Dear Mary: Once again this summer, I am dealing with an invasion of ants in my kitchen. Please advise. Exterminators are terribly expensive. Lola
Dear Lola: You’re not the only one! I’ve been hearing from so many readers who are frantic to know how to get rid of carpenter ants, sugar ants, fire ants, acrobat ants … big ants, tiny ants and every kind of ant imaginable—even crazy ants!
Fortunately, I have a solution for you that is inexpensive, natural and completely safe to use around kids and pets—a very effective tactic I wrote about recently, and am happy to repeat.
Food grade diatomaceous earth (DE) will take care of this problem and continue to work as long as it stays dry. It is available in most garden centers and home improvement stores and also online at Amazon. I just checked and you can get Diatomaceous Earth Food Grade 10 Lbs from Amazon with Prime free shipping for about $22.
There are few joys in life that rival the joy that children bring. But nothing has surprised me more than how that joy is multiplied when we get to add the word “grand” to the children in our lives. Double joy!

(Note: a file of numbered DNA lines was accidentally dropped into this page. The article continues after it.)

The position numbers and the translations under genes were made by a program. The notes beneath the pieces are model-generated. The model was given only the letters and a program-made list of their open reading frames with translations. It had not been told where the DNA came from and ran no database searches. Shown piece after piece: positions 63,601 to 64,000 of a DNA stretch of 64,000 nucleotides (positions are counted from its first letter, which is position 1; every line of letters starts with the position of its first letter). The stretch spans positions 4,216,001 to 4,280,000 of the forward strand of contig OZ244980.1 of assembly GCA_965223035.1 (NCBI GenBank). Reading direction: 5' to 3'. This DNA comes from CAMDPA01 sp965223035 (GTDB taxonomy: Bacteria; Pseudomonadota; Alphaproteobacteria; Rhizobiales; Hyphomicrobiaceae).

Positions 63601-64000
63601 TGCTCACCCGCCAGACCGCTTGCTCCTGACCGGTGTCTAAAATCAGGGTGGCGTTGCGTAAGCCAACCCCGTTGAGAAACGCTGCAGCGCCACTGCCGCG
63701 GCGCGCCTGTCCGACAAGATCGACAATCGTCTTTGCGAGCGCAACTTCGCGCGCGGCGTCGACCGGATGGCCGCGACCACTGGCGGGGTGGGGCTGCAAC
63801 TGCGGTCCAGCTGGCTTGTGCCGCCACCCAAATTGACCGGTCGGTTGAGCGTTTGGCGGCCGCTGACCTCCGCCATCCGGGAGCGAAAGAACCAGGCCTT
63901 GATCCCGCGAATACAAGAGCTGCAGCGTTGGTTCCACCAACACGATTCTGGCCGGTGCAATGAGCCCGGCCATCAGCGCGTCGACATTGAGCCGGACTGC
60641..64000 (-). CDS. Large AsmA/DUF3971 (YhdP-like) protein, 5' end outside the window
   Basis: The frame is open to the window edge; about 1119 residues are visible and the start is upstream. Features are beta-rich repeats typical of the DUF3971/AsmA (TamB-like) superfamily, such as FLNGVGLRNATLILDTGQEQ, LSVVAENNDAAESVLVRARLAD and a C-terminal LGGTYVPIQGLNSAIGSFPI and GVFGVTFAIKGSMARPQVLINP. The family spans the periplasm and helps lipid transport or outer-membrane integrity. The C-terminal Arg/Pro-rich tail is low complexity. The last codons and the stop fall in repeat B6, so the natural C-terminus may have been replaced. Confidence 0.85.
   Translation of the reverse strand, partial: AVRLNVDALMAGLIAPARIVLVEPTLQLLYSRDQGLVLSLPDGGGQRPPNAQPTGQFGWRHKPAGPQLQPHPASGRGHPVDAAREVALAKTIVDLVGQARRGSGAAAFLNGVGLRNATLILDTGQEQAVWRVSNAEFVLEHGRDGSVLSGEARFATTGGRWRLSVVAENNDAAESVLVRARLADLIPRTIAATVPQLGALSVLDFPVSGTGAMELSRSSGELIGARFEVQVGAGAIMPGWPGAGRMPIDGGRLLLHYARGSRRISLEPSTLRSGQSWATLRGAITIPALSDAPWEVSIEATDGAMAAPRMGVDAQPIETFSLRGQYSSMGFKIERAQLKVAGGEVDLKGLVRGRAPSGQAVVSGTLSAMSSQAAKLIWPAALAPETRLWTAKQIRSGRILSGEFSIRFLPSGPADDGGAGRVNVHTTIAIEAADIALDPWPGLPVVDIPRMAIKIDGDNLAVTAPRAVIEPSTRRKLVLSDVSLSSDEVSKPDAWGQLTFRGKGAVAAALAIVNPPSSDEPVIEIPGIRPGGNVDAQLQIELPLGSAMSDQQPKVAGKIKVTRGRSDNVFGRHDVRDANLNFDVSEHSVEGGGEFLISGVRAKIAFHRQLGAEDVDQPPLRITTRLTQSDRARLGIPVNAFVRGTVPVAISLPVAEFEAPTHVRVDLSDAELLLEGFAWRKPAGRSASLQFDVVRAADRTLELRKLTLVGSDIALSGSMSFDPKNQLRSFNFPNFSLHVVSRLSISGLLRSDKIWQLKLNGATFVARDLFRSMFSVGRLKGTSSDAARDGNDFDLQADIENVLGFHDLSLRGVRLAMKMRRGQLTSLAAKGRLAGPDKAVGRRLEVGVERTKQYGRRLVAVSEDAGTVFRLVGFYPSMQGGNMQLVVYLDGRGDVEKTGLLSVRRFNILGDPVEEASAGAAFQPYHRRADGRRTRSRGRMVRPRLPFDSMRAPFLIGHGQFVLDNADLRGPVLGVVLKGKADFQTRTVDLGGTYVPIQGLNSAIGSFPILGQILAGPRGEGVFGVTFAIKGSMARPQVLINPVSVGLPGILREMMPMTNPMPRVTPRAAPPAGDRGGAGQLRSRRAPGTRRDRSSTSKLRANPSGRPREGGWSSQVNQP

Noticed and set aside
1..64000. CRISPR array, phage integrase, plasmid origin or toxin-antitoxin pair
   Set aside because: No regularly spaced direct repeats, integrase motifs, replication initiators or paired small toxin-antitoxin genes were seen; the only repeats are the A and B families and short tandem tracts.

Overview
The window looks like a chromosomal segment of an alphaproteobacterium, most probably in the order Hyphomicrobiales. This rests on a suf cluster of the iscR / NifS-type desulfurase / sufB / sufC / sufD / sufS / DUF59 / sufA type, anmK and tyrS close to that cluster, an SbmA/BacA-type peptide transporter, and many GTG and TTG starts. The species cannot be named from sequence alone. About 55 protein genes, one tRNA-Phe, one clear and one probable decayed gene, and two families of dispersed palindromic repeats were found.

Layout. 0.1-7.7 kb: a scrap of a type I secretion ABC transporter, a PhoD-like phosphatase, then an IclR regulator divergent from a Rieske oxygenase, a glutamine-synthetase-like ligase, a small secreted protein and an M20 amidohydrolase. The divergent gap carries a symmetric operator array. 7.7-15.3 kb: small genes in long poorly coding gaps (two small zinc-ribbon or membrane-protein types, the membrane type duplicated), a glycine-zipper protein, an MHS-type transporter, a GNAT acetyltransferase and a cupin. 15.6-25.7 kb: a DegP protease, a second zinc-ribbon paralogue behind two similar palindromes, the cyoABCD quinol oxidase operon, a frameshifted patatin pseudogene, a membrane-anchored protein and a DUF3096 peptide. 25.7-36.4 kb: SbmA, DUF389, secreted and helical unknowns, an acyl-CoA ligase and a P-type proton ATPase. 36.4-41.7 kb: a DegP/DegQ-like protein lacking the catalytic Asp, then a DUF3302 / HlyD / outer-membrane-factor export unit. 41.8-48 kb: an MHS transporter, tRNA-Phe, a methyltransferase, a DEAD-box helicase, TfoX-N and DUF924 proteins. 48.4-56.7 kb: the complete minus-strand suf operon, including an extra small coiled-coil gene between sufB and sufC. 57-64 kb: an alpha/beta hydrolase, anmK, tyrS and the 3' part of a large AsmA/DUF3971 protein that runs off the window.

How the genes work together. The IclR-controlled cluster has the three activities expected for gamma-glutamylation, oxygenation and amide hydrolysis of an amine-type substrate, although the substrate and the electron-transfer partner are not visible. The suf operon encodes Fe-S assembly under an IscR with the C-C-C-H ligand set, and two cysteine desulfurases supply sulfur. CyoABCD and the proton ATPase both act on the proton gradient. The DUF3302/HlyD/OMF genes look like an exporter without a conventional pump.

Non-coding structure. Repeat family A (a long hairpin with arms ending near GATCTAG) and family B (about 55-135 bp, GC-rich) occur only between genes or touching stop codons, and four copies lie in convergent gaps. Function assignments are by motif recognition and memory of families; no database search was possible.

Dear Mary: Thank you for your column, I really enjoy it! Based on your recommendation, we purchased your “Best Inexpensive Stroller” hoping it would stand up against the cobblestones of Rome, Italy.
Well, after three months of living in Rome with our two-year-old little girl, I can tell you the stroller did fantastically! It held up great over miles and miles of walking, cobblestones, was simple for travel within airports, and perfect for tight squeezes onto buses, trams, and trains! It was an ideal investment, so thank you for sharing your knowledge and wisdom. You truly bless the lives of those you reach. With gratitude, Barbara.
Dear Barbara: I’m both excited and jealous: Excited that you love that stroller as much as I do and jealous because I would love to spend three months in Rome with my grandsons, over miles and miles of cobblestones.
Did you notice? I said grandsons! Eli age 7 is now big brother to Sam, age 1. The fun in my Fridays has doubled now that Sam is old enough to join us. Catch up for recent readers: Since Eli was six-weeks old, I’ve cared for him on Fridays. My original intent was to gift my Fridays to my kids to give them a day to breathe. But as it turns out, this has become the greatest gift they could have ever given me.
DEAR MARY: I am one of your millions of fans. Your insight, tips, products and recipes are terrific. Thank you for your time and efforts!